You are here

Abstracts 92.2

 “‘Moral Force’ and ‘Physical Force’ in the Poetry of Chartism” by H. Gustav Klaus

This article compares and contrasts the political allegiances and artistic sensibilities of two Scottish shoemakers turned poets as part of their active involvement in the campaign for universal suffrage and the emancipation of the working class. The “moral force” position embraced by Mitchell and underpinned by strong religious belief enabled him to occupy a high moral ground, which in turn translated into an elevated moralizing diction characterized by great philosophical and political abstractions such as “freedom”, “justice”, and “truth”. Wright’s poems, less steeped in the Romantic tradition, engage the reader through a more often defiant rather than ardent tone, appeals to human agency instead of a higher authority, and a sharper focus on the economic sites of the struggle for social and cultural betterment. Even in his nature poetry Wright’s voice is not one of inward-turned lyric subjectivity.

“Working-Class Women’s Writing in the Nineteenth-Century Radical Periodical Press: Chartist Threads” by Meagan Birchmore Timney

“Working-Class Women in the Radical Periodical Press,” discusses working- class women (E.H., F. Saunderson, and “Marie”) who published in Chartist, labour, and trade union journals between roughly 1830 and 1850. In this essay, I argue that, through the nineteenth-century periodical press, working-class women not only reflected working-class politics, but also actively participated in its creation. Within each of the journals I discuss, I trace the politics of working-class women’s poetry within the context of Chartism, and examine the potential of these poets to identify with a particular working-class poetic intertextuality. I show that working-class women’s poetry engaged with nineteenth-century politics by employing many of the same literary strategies as the Chartists: the invocation of community and collective voices, religious and emancipatory rhetoric, and the deployment of differing poetic forms (e.g., pastoral poetry, medieval romance, polemical poetry), and that each of these poets participates in a type of literary labour politics.

“Chartist Revolutionary Strategy in Thomas Wheeler’s Sunshine and Shadow” by Margaret A. Loose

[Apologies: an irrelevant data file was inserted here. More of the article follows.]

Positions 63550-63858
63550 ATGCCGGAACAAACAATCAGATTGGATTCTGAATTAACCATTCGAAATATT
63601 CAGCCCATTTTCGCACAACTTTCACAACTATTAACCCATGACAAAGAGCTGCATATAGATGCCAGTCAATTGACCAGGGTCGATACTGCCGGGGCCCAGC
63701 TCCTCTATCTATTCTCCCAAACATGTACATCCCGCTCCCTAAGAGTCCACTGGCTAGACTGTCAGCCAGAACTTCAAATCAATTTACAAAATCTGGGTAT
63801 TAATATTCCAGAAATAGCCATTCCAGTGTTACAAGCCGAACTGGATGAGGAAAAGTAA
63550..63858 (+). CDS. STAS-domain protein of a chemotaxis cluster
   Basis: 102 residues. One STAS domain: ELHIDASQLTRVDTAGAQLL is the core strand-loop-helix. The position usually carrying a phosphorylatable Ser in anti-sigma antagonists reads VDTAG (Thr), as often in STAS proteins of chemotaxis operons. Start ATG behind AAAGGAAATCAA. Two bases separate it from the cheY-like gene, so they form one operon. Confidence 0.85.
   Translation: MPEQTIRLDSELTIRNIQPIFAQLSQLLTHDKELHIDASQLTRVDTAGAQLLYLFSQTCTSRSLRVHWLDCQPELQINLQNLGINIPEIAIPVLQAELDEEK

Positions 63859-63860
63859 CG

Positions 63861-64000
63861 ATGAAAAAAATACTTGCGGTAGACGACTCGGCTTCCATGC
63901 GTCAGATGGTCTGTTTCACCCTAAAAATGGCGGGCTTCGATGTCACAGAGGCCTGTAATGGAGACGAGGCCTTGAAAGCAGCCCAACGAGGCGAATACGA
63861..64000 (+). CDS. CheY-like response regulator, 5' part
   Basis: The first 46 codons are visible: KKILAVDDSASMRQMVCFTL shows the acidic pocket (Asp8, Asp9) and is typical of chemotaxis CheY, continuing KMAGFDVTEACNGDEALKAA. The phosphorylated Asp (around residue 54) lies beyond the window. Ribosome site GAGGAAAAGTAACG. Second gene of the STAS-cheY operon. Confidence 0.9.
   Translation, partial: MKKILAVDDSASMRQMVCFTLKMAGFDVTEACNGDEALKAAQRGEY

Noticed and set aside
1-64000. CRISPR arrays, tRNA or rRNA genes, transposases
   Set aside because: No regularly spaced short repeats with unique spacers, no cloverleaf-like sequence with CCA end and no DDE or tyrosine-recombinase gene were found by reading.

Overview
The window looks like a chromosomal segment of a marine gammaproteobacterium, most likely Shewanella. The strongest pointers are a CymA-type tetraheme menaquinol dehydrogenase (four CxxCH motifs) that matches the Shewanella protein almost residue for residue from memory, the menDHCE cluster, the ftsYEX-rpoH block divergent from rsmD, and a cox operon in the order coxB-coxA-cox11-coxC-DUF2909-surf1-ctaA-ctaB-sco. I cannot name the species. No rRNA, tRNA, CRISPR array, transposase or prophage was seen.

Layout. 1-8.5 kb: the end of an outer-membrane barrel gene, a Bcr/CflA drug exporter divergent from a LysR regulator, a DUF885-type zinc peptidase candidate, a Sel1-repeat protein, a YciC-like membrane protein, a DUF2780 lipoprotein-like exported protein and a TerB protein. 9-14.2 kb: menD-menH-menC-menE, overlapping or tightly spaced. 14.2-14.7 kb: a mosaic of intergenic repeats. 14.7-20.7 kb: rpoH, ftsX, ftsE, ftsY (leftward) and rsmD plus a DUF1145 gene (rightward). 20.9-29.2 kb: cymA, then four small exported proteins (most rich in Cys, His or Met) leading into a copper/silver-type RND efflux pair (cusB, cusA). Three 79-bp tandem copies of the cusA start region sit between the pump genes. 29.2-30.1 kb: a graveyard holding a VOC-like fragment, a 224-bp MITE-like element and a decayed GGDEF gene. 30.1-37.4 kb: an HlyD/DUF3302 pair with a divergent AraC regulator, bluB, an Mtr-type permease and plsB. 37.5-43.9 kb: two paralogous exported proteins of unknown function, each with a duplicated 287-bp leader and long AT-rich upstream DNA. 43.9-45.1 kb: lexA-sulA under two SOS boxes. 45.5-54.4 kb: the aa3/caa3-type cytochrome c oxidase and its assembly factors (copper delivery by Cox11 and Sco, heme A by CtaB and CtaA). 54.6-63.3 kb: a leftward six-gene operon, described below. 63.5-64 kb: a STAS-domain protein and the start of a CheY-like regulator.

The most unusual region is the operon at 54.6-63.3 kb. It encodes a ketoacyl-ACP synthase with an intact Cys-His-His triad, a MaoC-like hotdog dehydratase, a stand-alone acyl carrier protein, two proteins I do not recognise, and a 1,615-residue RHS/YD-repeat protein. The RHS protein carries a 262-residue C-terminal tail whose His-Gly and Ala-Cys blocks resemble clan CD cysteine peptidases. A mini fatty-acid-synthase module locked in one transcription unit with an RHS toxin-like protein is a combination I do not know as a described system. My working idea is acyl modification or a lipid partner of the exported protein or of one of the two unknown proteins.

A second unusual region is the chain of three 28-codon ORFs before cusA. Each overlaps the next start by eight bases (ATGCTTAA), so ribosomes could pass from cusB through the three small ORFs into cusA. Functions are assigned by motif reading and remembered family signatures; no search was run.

Unique not only among social problem novels, Wheeler’s serialized novel Sunshine and Shadow (1849–50) stands alone among midcentury working-class fiction in confronting from within Chartism, based on current events and conditions, the possibility of an imminent English revolution.  This essay argues that Wheeler’s blend of history and fiction makes a truly distinctive contribution to political theory through its contention that workers must break from reliance on the middle class, seek revolution and not simply reform, and organize themselves in a tightly cohesive party for the greatest effectiveness in achieving their aims.  Those aims, for Wheeler, ultimately outstrip the People’s Charter itself.  Unlike other social problem novelists, Wheeler regards revolutionary consciousness not as a regrettable illusion to be overcome by his protagonist Arthur Morton, but as the starting point for strategizing.  The novel’s tone of disappointment and hope make possible its orientation not just to the Chartist movement’s past, but to its future.

“Modes and Methods in Three Nineteenth-Century Mineworker Poets” by Bridget Keegan and John Goodridge

“Under Physical Siege: Early Victorian Autobiographies of Working-Class Women” by Florence Boos

This article examines two of the rare surviving early Victorian memoirs by working-class women. In each case, the author wrote or dictated her memoir in response to injustice and violence, and was sustained by forms of medical, familial, and religious support without which she could not have pled her worthy case. Elizabeth Storie wrote to expose the legal biases which prevented a poor woman from gaining reparation for the gross medical malpractice which had rendered her life painful and precarious, and the former slave Mary Prince described the brutal conditions to which she had been subjected in Antigua, Bermuda, and nearby Turks Island. Students of Victorian middle-class women’s autobiographies have argued that with rare exceptions, these memoirists defined themselves primarily in terms of their domestic ties with their families and friends, but for Storie and Prince it was the rupture of those bonds which preoccupied them. Both Storie’s and Prince’s memoirs bore eloquent witness to the complexities and perversities of the actual social order in which they lived, and their acts of resistance have deepened and extended our notions of the range of nineteenth-century working-class writing.

“M.R. Lahee and the Lancashire Lds: Gender and Class in Victorian Lancashire Dialect Writing” by Taryn Hakala

“From Voice to Print: Lancashire Dialect Verse, 1800–70” by Brian Hollingworth

This paper explores the development of Lancashire dialect verse in its written form during the nineteenth century from its roots in the oral vernacular tradition.  Dialect poetry was especially popular among working people in this area of England where cotton spinning and weaving were the basic industries.  In England its cultural significance could be rivalled only by the literature of Tyneside and the North East.  As the paper suggest, it sill has a place in Lancashire culture today.